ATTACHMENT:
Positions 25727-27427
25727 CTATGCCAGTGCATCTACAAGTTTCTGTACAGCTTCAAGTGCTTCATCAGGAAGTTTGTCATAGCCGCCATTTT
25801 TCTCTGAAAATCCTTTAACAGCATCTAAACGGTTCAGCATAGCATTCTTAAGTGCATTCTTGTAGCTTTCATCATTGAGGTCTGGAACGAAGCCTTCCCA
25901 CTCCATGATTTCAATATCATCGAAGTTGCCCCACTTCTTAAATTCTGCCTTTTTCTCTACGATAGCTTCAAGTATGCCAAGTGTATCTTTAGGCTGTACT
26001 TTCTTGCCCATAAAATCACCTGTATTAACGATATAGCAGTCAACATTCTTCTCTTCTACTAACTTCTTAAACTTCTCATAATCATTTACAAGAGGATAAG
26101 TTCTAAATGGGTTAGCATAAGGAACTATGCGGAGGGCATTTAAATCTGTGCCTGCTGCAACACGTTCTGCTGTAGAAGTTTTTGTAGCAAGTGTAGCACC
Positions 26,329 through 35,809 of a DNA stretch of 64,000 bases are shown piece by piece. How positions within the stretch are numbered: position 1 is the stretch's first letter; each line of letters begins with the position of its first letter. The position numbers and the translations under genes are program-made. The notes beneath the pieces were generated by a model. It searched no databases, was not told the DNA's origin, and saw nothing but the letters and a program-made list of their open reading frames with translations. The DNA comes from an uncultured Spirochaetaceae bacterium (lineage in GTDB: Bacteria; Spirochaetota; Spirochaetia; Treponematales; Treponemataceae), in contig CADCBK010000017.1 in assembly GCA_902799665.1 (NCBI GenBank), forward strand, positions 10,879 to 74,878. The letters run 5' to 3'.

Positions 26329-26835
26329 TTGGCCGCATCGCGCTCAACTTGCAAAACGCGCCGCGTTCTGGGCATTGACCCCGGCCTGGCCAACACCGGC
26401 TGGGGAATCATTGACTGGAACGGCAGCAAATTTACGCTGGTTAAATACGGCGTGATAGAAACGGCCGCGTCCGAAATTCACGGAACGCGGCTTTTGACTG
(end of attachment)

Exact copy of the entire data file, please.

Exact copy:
Positions 25727-27427
25727 CTATGCCAGTGCATCTACAAGTTTCTGTACAGCTTCAAGTGCTTCATCAGGAAGTTTGTCATAGCCGCCATTTT
25801 TCTCTGAAAATCCTTTAACAGCATCTAAACGGTTCAGCATAGCATTCTTAAGTGCATTCTTGTAGCTTTCATCATTGAGGTCTGGAACGAAGCCTTCCCA
25901 CTCCATGATTTCAATATCATCGAAGTTGCCCCACTTCTTAAATTCTGCCTTTTTCTCTACGATAGCTTCAAGTATGCCAAGTGTATCTTTAGGCTGTACT
26001 TTCTTGCCCATAAAATCACCTGTATTAACGATATAGCAGTCAACATTCTTCTCTTCTACTAACTTCTTAAACTTCTCATAATCATTTACAAGAGGATAAG
26101 TTCTAAATGGGTTAGCATAAGGAACTATGCGGAGGGCATTTAAATCTGTGCCTGCTGCAACACGTTCTGCTGTAGAAGTTTTTGTAGCAAGTGTAGCACC
Positions 26,329 through 35,809 of a DNA stretch of 64,000 bases are shown piece by piece. How positions within the stretch are numbered: position 1 is the stretch's first letter; each line of letters begins with the position of its first letter. The position numbers and the translations under genes are program-made. The notes beneath the pieces were generated by a model. It searched no databases, was not told the DNA's origin, and saw nothing but the letters and a program-made list of their open reading frames with translations. The DNA comes from an uncultured Spirochaetaceae bacterium (lineage in GTDB: Bacteria; Spirochaetota; Spirochaetia; Treponematales; Treponemataceae), in contig CADCBK010000017.1 in assembly GCA_902799665.1 (NCBI GenBank), forward strand, positions 10,879 to 74,878. The letters run 5' to 3'.

Positions 26329-26835
26329 TTGGCCGCATCGCGCTCAACTTGCAAAACGCGCCGCGTTCTGGGCATTGACCCCGGCCTGGCCAACACCGGC
26401 TGGGGAATCATTGACTGGAACGGCAGCAAATTTACGCTGGTTAAATACGGCGTGATAGAAACGGCCGCGTCCGAAATTCACGGAACGCGGCTTTTGACTG